Flu : The Story Of The Great Influenza Pandemic Of 1918 And The Search For The Virus That Caused It / Gina Kolata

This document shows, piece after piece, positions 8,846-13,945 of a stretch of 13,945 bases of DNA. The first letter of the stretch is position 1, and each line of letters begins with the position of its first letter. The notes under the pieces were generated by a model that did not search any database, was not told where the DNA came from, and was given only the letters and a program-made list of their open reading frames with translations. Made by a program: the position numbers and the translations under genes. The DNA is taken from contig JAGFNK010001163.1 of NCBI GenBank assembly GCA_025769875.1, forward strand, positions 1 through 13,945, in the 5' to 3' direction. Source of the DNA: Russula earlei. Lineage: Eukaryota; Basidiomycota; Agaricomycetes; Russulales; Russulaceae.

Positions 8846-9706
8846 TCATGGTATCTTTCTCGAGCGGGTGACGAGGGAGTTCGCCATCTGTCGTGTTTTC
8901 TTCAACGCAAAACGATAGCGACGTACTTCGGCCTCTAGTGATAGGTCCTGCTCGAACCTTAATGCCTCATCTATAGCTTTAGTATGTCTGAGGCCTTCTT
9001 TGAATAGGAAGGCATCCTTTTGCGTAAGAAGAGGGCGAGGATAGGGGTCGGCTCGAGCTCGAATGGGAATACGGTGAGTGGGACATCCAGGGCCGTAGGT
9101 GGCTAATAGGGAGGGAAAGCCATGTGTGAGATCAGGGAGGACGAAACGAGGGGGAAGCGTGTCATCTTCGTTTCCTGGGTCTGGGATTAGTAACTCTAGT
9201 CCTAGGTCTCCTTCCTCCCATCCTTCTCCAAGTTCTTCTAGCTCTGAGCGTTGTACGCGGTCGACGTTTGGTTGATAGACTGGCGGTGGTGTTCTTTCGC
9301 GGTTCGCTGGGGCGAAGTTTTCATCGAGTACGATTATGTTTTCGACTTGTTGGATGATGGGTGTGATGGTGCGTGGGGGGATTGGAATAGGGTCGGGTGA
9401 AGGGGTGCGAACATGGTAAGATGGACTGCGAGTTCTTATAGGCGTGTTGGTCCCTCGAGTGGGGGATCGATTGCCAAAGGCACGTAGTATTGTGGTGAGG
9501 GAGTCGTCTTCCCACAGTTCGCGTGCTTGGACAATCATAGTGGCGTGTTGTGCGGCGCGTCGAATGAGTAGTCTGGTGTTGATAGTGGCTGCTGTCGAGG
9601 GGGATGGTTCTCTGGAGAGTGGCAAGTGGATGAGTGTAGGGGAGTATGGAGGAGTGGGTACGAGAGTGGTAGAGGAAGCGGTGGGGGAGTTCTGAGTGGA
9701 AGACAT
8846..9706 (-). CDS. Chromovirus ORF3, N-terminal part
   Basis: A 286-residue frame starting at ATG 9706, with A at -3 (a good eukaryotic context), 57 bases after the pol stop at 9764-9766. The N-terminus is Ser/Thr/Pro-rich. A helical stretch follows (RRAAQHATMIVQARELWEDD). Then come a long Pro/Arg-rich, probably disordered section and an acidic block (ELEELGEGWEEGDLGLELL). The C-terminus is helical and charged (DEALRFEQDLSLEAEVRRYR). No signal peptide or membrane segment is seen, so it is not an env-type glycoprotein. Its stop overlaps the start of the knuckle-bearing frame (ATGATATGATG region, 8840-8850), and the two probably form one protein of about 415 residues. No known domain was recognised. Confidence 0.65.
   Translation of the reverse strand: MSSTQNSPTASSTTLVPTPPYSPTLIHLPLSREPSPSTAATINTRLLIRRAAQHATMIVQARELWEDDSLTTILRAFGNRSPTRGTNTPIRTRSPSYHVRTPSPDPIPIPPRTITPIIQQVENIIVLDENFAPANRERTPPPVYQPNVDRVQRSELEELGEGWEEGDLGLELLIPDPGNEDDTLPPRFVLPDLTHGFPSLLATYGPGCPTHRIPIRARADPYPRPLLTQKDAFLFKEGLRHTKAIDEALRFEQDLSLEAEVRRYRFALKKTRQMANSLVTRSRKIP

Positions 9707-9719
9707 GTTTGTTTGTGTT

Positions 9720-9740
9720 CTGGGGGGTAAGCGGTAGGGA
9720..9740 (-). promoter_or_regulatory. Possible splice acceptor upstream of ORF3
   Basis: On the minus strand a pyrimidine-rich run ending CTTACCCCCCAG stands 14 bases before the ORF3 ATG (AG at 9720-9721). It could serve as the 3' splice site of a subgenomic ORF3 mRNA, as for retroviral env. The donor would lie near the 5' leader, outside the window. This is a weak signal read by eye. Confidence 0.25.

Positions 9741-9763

In the spring of 1918 there was an outbreak of the flu across the globe. There was little to differentiate it from past flu seasons—some people died, but most who were infected recovered. But that autumn, first noticed in Spain, the virus mutated and returned, this time proving to be a gruesome killer. The epidemic seemed to target the young and healthy, and there was little the medical community could do to save anyone who came down with the disease. By the time the Great Flu Epidemic (called the Spanish Flu at the time) came to end, an estimated forty million people had died. More American soldiers were killed by the 1918 flu than were killed in battle during World War One. The outbreak was truly global; even Eskimos living in the arctic were infected and entire communities wiped out. While a devastating epidemic, afterwards, few people seemed willing to discuss what had occurred, or more importantly, to try to investigate what had caused this particular strain to be so virulent. In this gripping book, Kolata tells the story of the 1918 outbreak, and then tracks the search by scientists, decades later, to identify the virus and explain how it got its start, what made it such a killer, and the attempt to develop a vaccine should it return. From Alaska to Norway, from Hong Kong to the inner sanctum of the Centers for Disease Control in Atlanta, Kolata delves into the history of this particular strain of the flu virus. Her presentation reads like a first-class detective story. Science writing can often be a chore to read, but this is storytelling at its best.

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